=
∂
∂
∂
∂
∂
∂
∂
∂
∂
∂
∂
∂
∂
∂
∂
∂
∂
∂
x
y
x
y
x
y
x
y
x
y
x
y
x
y
x
y
x
y
1
1
1
2
1
3
2
1
2
2
2
3
3
1
3
2
3
3
/
/
/
/
/
/
/
/
/
⎡
⎣
⎢
⎢
⎢
⎤
⎦
⎥
⎥
⎥
x
x
x
1
2
3
0
0
0
0
0
0
⎡
⎣
⎢
⎢
⎢
⎤
⎦
⎥
⎥
⎥
1
1 2
1 2
0
1 2
1 2
1
1
0
−
−
⎡
⎣
⎢
⎢
⎢
⎤
⎦
⎥
⎥
⎥
/
/
/
/
1
0
0
0
1
0
0
0
1
1
2
3
/
/
/
.
y
y
y
⎡
⎣
⎢
⎢
⎢
⎤
⎦
⎥
⎥
⎥
The determinant of the product matrix is the product of the three determinants.
The determinant of the center
matrix is 1/2.
The determinants of the diagonal matrices are the products of the diagonal elements.
Therefore, the Jacobian is
J
=
abs(
∂
x
/
∂
y
′
)= ½(
x
1
x
2
x
3
)/(
y
1
y
2
y
3
) = 2(
y
1
/
y
2
) (after making the substitutions for
x
i
).
20.
Prove that exchanging two columns of a square matrix reverses the sign of its determinant.
(
Hint:
use a
permutation matrix. See Exercise 6.)
Exchanging the first two columns of a matrix is equivalent to postmultiplying it by a permutation
matrix
B
= [
e
2
,
e
1
,
e
3
,
e
4
,...] where
e
i
is the
i
th column of an identity matrix.
Thus, the determinant of the matrix
is 
AB
 = 
A
 
B
.
The question turns on the determinant of
B
. Assume that
A
and
B
have
n
columns. To obtain
the determinant of
B
, merely expand it along the first row. The only nonzero term in the determinant is (1)
I
n

1
 = 1, where
I
n
1
is the (
n
1)
(
n
1) identity matrix.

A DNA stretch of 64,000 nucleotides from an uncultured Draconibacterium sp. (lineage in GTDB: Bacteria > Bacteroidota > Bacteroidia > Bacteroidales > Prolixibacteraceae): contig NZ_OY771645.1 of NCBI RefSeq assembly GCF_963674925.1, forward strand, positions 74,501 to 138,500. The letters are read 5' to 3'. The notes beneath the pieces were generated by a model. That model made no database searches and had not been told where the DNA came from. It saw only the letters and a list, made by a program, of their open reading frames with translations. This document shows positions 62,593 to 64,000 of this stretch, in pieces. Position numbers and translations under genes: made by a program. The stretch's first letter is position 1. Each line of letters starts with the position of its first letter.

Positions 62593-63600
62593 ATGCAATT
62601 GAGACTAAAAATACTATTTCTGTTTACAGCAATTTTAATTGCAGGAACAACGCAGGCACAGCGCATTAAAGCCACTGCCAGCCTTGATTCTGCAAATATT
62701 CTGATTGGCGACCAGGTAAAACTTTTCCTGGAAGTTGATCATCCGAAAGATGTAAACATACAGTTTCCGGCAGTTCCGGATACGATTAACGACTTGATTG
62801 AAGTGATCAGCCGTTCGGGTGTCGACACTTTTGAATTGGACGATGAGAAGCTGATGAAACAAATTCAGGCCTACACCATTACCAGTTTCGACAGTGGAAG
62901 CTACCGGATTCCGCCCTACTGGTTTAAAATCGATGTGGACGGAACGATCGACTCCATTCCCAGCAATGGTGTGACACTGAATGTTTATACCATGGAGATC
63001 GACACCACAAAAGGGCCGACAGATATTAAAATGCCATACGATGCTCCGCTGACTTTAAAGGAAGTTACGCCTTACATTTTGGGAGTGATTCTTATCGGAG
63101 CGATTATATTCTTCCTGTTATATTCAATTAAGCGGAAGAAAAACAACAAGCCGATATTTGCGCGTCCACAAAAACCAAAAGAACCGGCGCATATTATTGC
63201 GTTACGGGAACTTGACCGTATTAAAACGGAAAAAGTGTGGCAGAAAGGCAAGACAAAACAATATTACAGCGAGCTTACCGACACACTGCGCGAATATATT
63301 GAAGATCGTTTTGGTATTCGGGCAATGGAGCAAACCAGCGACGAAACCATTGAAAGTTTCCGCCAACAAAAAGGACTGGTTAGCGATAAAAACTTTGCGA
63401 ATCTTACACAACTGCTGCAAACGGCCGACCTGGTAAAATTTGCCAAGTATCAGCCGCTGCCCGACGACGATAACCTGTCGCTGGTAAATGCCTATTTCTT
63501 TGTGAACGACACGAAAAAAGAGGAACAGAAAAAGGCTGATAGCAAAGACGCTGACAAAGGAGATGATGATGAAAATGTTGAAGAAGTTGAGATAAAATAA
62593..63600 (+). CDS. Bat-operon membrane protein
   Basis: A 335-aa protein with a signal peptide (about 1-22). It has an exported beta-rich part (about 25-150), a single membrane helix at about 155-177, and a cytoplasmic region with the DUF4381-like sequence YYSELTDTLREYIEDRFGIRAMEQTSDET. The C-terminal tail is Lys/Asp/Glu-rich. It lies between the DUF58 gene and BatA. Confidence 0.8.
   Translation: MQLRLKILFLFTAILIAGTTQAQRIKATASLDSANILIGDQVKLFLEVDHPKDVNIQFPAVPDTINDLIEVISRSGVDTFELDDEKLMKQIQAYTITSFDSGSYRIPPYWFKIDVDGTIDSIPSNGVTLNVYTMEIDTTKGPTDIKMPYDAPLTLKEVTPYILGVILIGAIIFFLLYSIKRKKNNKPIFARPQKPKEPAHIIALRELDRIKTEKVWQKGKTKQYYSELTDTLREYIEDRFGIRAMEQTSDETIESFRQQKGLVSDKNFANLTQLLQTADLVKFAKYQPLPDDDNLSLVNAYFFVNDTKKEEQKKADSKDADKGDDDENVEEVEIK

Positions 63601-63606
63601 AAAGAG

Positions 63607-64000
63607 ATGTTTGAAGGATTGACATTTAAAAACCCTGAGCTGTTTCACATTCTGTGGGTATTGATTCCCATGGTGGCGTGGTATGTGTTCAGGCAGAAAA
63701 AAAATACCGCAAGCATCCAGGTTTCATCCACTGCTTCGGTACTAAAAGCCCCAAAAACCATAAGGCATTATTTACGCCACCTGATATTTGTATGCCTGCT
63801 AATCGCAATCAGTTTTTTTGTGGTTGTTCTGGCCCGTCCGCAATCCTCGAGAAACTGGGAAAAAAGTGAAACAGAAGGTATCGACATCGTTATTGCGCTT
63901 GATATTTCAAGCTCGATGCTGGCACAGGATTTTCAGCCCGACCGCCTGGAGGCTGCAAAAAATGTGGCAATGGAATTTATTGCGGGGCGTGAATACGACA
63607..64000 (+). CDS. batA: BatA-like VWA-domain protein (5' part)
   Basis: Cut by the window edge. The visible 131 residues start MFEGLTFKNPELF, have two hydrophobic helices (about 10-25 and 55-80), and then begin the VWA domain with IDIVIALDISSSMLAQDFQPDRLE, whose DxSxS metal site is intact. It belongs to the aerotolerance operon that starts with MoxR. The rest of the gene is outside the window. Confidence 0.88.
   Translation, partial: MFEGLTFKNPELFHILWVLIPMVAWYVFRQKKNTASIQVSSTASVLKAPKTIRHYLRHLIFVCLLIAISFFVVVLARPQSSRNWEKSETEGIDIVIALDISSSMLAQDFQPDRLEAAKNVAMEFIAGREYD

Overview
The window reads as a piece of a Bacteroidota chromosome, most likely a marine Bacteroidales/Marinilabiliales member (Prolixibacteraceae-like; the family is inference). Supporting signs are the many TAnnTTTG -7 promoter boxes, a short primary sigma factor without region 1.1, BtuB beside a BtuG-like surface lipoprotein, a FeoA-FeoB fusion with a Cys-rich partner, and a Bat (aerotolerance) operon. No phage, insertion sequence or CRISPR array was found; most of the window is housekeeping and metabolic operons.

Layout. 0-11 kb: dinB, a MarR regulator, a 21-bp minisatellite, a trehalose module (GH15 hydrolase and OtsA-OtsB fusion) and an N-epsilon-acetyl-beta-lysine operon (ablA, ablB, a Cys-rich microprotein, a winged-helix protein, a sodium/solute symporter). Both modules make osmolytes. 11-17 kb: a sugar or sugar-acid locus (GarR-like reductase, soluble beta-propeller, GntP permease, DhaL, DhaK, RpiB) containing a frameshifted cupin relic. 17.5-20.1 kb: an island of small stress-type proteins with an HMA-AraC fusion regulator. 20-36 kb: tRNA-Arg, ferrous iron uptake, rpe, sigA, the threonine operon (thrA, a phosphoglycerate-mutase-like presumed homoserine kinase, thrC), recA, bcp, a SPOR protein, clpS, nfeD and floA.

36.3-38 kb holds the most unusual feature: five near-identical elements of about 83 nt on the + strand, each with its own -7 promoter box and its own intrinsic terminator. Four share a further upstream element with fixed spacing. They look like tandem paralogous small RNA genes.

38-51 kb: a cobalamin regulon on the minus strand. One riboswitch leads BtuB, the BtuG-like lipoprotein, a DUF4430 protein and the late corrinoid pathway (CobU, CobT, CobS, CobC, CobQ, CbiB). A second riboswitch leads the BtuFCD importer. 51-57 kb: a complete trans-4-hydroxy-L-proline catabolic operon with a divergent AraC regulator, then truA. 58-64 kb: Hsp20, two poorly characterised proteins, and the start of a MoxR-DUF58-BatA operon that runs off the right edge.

This completes the proof.
×
21.
Suppose
x
=
x
(
z
) where
z
is a scalar.
What is
∂
[(
x
′
Ax
)/(
x
′
Bx
)]/
z
?
The required derivatives are given in Exercise 16.
Let
g
=
∂
x
/
∂
z
and let the numerator and
denominator be
a
and
b
, respectively. Then,
∂
(
a
/
b
)/
∂
z
=
[
b
(
∂
a
/
∂
z
) 
a
(
∂
b
/
∂
z
)]/
b
2
=
[
x
′
Bx
(2
x
′
Ag
) 
x
′
Ax
(2
x
′
Bg
)] / (
x
′
Bx
)
2
=
2[
x
′
Ax
/
x
′
Bx
][
x
′
Ag
/
x
′
Ax

x
′
Bg
/
x
′
Bx
].
22.
Suppose
y
is an
n
×
1 vector and
X
is an
n
×
K
matrix.
The projection of
y
into the column space of
X
is
defined in the text after equation (255),
=
Xb
.
Now, consider the projection of
y
*
=
c
y
into the column
space of
X
*
=
XP
where
c
is a scalar and
P
is a nonsingular
K
ˆ
y
×
K
matrix.
Find the projection of
y
*
into the
column space of
X
*
.
Prove that the cosine of the angle between
y
*
and its projection into the column space of
X
*
is the same as that between
y
and its projection into the column space of
X
.
How do you interpret this
result?
The projection of
y
*
into the column space of
X
*
is
X
*
b
*
where
b
*
is the solution to the set of
equations
X
*
′
y
*
=
X
*
′
X
*
b
*
or
P
′
X
′
(
c
y
)
=
P
′
X
′
XPb
*
.
Since
P
is nonsingular,
P
′
has an inverse.
Premultiplying the equation by (
P
′
)
1
, we have
c
X
′
y
=
X
′
X
(
Pb
*
)
or
X
′
y
=
X
′
X
[(1/
c
)
Pb
*
].
Therefore, in
terms of the original
y
and
X
, we see that
b
=
(1/
c
)
Pb
*
which implies
b
*
=
c
P
1
b
.
The projection is
X
*
b
*
=
(
XP
)(
c
P
1
b
)
=
c
Xb
.
We conclude, therefore, that the projection of
y
*
into the column space of
X
*
is a
multiple
c
of the projection of
y
into the space of
X
.
This makes some sense, since, if
P
is a nonsingular
matrix, the column space of
X
*
is exactly the same as the same as that of
X
.
The cosine of the angle between
y
*
and its projection is that between
c
y
and
c
Xb
.
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 Spring '10
 Dr.Fang
 Linear Algebra, Determinant, Xq

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